Ilyushin IL-2 Type 3M

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Company: Hobby Boss
Provided by: Squadron - Website: Visit Site
Box Art

The Ilyushin Il-2 Sturmovik is perhaps one of the most famous aircraft of World War II, especially since more IL-2’s were produced, 36,163, than any other military combat aircraft of this era. Appearing in numerous versions, including single and two seaters, the IL-2 was probably the best close support and anti-tank aircraft used during the war. Any serious modeler should be aware of this plane’s history, so I won’t repeat it here. The model presents a rather unusual variant, the one with 37 mm. NS-37 cannons mounted in streamlined fairings underneath each wing. Flying characteristics suffered, caused by the CG shift rearward because of the cannon installations, but the aircraft was available in adequate numbers for the Kursk Battles, resulting in the destruction of many German tanks and other vehicles. Shortages of cannons kept production numbers small, and previous variants with the Way-23 mm. wing mounted cannons were by far the most common types. Towards the end of the war, an improved variant, with NS-45 45mm. cannon was tested, but it was never produced.

The Kit

Packed in a box that would probably withstand an attack by the real thing, the Hobby Boss IL-2 kit has appeared in several variants. The parts are wrapped in Styrofoam, cardboard, and even secured with plastic-coated steel wire, all packed in an almost armor-plated box. This is an “easy assembly kit” and consists of 37 parts cast in light grey styrene along with one clear plastic canopy. The only extras included are parts for four rockets which were carried under- wing on some IL-2’s, but not this variant, according to the most available reference on the subject, the Squadron In-Action #155. Holes in the undersurfaces of the wings must be filled in, not a serious problem.

Other reviews have indicated some accuracy problems, but upon assembly, the model looks like an IL-2, and this is the point, especially since this kit is aimed at the novice modeler rather than the serious adult. Panel lines are recessed, and on the fuselage they appear to be somewhat overdone. A couple of features would have been better left to final assembly, the rudder balance, and the pitot tube on the right wing. These are attached to the main airframe, so care must be taken to avoid breaking them off during the construction process. Sprue joins are thankfully very small, and these can be sanded down and removed with minimal effort. The lower fuselage and wing/tail-plane assembly joins with the fuselage top (and rudder) in a very simple process, but the seams on the fuselage side need some filling. The engine exhausts are nicely done, as in the propeller. The cockpit interior is minimal, as would be expected, but I added a rear seat.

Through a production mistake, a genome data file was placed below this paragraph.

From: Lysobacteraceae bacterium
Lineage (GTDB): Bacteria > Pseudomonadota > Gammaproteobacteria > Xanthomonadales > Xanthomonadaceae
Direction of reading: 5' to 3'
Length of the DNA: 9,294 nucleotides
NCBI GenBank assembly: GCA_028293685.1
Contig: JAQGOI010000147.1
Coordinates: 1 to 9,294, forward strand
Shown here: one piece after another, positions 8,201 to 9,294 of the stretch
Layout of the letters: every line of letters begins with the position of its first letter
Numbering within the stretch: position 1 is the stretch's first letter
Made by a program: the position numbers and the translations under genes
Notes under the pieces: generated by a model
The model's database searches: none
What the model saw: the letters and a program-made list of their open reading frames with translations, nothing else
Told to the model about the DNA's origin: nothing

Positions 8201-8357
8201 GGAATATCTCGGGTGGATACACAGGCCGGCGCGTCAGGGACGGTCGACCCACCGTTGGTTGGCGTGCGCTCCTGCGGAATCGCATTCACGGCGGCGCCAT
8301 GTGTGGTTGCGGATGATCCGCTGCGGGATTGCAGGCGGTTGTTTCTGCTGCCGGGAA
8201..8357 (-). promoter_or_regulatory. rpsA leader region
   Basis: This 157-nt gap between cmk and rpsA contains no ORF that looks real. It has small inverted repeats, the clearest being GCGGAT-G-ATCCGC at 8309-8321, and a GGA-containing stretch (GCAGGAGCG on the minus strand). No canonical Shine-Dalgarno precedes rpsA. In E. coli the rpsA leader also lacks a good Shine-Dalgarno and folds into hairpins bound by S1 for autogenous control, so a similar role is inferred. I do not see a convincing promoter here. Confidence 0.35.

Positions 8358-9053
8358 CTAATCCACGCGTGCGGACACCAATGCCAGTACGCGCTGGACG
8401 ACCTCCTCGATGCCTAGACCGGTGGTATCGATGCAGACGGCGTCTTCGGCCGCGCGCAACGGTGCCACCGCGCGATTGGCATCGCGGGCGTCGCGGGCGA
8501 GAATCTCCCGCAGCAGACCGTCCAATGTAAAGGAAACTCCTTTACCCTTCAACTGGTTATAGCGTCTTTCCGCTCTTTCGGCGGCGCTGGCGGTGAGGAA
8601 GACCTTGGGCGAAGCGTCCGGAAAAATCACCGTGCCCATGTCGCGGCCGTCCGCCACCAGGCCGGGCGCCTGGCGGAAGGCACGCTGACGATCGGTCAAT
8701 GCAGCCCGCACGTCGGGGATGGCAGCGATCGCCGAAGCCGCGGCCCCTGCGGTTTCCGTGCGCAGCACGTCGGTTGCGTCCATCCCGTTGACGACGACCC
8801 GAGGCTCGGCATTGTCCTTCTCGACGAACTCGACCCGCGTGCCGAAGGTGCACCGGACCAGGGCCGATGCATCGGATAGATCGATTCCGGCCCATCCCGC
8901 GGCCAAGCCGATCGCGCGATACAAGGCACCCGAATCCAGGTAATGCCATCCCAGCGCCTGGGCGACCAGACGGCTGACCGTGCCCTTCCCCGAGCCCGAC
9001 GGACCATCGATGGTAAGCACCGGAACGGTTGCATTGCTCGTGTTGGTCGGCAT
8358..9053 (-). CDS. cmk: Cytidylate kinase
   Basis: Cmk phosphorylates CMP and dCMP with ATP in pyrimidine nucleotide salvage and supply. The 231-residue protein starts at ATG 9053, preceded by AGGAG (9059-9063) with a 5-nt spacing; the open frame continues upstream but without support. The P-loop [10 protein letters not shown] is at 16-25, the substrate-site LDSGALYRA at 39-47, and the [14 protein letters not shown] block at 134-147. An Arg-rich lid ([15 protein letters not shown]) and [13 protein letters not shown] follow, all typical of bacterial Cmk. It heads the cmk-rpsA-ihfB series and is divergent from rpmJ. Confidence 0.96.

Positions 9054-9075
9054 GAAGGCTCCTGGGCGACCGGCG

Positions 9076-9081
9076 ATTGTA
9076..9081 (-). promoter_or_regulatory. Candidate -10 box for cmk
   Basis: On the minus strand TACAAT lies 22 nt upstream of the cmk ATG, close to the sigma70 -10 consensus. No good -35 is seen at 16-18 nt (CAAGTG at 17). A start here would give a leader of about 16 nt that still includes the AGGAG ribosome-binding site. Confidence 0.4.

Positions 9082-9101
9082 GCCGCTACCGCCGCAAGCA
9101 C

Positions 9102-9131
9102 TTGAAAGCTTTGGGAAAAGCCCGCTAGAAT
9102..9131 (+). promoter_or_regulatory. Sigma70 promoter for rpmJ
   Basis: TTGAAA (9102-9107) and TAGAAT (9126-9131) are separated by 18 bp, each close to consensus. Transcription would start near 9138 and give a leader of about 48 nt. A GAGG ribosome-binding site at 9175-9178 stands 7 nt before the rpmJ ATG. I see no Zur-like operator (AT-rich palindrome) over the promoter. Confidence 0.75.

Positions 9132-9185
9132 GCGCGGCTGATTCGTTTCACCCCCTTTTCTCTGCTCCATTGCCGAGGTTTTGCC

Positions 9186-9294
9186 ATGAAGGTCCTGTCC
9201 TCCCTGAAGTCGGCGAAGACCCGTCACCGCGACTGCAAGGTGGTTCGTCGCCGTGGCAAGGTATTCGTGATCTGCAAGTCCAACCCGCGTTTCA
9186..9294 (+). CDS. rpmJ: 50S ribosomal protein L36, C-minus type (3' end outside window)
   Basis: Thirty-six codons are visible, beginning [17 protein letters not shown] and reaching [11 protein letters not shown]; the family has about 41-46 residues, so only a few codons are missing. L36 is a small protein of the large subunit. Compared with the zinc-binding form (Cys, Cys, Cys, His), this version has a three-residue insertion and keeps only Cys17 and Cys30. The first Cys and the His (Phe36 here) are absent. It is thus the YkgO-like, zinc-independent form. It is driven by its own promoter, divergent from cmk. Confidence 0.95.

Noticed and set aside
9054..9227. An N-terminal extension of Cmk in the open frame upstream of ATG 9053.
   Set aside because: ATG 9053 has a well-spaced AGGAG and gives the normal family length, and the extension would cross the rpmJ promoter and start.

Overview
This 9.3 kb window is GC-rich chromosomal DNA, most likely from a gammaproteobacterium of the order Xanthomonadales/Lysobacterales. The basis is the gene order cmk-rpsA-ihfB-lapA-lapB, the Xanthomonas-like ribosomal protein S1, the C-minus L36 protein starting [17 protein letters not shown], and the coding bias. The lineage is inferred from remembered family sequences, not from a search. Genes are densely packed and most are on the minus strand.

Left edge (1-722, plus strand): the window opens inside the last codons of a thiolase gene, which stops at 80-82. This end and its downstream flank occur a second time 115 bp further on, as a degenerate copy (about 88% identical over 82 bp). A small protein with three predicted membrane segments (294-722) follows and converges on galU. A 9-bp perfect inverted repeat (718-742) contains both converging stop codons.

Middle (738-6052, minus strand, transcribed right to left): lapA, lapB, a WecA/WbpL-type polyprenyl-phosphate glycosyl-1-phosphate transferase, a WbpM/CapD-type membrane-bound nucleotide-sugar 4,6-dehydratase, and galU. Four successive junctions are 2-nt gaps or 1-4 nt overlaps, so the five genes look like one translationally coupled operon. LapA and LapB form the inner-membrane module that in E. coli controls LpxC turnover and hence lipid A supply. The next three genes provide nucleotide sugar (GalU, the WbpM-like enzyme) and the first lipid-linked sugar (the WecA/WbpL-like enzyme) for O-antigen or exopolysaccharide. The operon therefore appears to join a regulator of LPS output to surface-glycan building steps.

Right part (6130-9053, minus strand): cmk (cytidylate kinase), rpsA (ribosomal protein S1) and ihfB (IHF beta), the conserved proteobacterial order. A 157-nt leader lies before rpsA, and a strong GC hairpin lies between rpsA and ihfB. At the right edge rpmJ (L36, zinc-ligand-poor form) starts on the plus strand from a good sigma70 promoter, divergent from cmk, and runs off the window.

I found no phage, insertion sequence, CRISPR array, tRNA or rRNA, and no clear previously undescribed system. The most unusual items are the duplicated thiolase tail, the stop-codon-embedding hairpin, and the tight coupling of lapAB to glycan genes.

One real problem with this model is the landing gear and gear fairing assembly. It is designed so that the landing gear and wheel assembly must be installed in the wheel well before the fairing and gear door assemblies are installed. It would have been much easier for painting to have the fairings in place and painting done before the landing gear struts and wheels are put in place. Oddly enough, however, when I followed the directions, the gear fairing fitted into place easily, and I did not have to repaint it as I expected. And some of the gear well detail is even visible. In addition, the canopy fit is marginal, even with trimming, and the rear machine gun must be installed in position before installing the canopy. I managed to mask this off, but I can see how a beginning modeler would wonder about this.

Painting and Finishing

Clear painting instructions are provided for the exterior, but there is no information given as to the color of the interior parts. The color schemes and decals provided include one aircraft flown by HSU Capt. Ivan Pavlov of the 6th Guards Assault Regiment in the Baltic Coast area in 1944. The other is “White 100” with no other information.


This kit is certainly not up to the standard of the Academy and Zvezda offerings, but it can certainly result in an attractive model of a very famous warplane. If you’re into this kind of model, get one. It’ll make for a fun weekend now that football season is over, and you could build one between pitches during a baseball game. Recommended.

Thanks to MMD-Squadron and IPMS/USA for the review sample.


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